Longer Sentence for Admissions Scandal

Father in the case gets six months in prison.

November 18, 2019
Jonathan Wiggs / The Boston Globe / Getty Images
Toby MacFarlane leaves a federal court in April.

There is a new judge handing down sentences in the admissions scandal -- and his first sentence was six months in prison, longer than any other parental sentence thus far.

Judge Nathaniel M. Gorton sentenced Toby MacFarlane to six months in prison, two years of supervised release, 200 hours of community service and a $150,000 fine. He had pleaded guilty to one count of conspiracy to commit mail fraud and honest services mail fraud.

MacFarlane paid Rick Singer, the mastermind of the admissions scheme, $450,000 to arrange for the admission of his daughter and son to the University of Southern California.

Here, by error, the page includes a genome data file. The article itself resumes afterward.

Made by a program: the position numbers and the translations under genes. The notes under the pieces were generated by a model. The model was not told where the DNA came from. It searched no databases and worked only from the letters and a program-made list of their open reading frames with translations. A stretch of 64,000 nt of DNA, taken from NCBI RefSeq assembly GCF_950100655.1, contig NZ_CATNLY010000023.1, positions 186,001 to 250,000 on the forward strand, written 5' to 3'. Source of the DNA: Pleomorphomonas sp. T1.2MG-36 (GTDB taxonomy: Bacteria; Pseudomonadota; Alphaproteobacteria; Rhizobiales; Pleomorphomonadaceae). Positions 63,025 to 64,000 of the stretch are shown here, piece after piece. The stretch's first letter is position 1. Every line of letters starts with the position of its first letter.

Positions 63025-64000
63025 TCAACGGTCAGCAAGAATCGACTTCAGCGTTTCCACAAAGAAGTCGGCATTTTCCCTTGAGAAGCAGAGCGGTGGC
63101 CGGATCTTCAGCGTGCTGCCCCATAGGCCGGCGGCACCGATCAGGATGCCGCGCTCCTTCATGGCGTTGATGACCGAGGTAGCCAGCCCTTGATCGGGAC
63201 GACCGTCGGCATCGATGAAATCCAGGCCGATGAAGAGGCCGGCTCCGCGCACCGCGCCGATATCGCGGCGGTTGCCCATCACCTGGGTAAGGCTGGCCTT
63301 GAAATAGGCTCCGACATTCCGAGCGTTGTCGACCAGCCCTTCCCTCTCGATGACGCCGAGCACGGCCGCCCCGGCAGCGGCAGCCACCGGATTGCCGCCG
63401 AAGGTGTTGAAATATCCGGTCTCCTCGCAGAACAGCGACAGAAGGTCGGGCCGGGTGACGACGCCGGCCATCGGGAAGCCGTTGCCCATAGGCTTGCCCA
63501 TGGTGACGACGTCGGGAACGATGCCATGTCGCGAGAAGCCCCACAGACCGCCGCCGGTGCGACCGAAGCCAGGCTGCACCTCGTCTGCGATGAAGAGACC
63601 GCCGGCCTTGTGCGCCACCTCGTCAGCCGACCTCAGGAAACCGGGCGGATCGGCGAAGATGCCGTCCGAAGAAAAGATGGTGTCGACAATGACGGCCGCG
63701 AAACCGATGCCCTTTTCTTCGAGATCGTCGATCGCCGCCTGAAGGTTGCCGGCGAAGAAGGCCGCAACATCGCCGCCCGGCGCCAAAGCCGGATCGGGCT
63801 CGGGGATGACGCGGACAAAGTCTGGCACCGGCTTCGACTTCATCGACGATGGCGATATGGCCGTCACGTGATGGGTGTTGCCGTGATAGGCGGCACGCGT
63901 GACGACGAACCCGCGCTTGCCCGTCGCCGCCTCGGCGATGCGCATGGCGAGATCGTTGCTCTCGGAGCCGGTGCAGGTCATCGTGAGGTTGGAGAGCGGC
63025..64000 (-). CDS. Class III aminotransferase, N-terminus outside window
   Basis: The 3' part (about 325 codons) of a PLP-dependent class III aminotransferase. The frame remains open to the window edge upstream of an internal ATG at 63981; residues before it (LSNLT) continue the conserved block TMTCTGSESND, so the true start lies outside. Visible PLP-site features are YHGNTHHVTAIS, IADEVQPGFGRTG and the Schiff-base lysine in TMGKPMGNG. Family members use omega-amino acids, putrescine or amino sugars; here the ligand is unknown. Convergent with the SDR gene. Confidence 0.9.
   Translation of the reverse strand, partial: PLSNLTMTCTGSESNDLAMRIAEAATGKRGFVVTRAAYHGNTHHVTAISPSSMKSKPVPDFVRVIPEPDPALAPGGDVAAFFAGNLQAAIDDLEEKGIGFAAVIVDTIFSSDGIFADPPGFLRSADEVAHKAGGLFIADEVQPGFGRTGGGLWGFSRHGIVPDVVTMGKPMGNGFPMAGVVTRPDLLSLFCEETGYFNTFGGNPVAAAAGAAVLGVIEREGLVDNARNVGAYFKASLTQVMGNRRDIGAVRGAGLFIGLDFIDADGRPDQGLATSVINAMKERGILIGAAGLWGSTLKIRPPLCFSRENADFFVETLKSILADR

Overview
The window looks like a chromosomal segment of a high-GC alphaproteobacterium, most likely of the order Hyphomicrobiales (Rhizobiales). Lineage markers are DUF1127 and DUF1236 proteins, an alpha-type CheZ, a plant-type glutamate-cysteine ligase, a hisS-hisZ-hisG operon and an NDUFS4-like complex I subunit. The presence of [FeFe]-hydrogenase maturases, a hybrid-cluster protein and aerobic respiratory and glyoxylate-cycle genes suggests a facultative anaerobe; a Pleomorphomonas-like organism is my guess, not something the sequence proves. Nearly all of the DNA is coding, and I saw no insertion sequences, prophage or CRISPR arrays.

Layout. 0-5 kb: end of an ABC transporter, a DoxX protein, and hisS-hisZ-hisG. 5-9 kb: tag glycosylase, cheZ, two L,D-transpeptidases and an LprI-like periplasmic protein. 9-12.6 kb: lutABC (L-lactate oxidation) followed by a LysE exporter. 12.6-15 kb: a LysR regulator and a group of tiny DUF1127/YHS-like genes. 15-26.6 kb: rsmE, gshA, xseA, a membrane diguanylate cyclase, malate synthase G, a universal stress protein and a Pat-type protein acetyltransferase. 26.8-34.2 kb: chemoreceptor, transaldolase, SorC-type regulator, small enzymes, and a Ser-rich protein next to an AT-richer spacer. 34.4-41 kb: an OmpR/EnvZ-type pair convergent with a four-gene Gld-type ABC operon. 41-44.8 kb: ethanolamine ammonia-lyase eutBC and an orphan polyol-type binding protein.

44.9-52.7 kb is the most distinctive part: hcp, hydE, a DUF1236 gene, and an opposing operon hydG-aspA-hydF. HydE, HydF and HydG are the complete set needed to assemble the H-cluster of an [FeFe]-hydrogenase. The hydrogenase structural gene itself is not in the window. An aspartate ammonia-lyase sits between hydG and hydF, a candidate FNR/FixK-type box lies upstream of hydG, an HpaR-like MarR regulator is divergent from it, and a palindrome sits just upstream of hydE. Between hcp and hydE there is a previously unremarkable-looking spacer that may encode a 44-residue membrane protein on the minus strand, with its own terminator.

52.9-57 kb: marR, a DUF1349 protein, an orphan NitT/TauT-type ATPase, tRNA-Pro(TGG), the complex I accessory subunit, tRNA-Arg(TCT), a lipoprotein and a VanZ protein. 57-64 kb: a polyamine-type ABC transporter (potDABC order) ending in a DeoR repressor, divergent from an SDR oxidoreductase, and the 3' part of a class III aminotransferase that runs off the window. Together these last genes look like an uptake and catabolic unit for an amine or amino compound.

Judge Gorton characterized the payments as a bribe. "So he thought he was going to make a gift to Mr. Singer and they'd miraculously get into USC?" Gorton said. "You don't have to use the word 'bribery' or 'bribe' to have an understanding of what was to happen."

Gorton called MacFarlane a "thief" and said that what he had done was no different from a common criminal.

MacFarlane called what he did the "worst actions I've ever taken in my life. I'm completely humiliated and shamed."

According to CBS News, MacFarlane had his daughter portrayed as a three-time "U.S. Club Soccer All American," even though she didn't play the sport. His son was labeled a basketball recruit -- and funds were sent to a USC athletics fund.

Another Guilty Plea

Also last week, Martin Fox pleaded guilty to using his role running a private tennis academy in Texas to use bribery (with Singer) to promote the admission of applicants to competitive universities.

Fox funneled bribe payments from Singer to a test administrator for the ACT and SAT for four of Singer’s clients. In exchange, the test administrator allowed someone else to purportedly proctor the exams, despite knowing that this person was not proctoring the exam consistent with ACT and SAT requirements.


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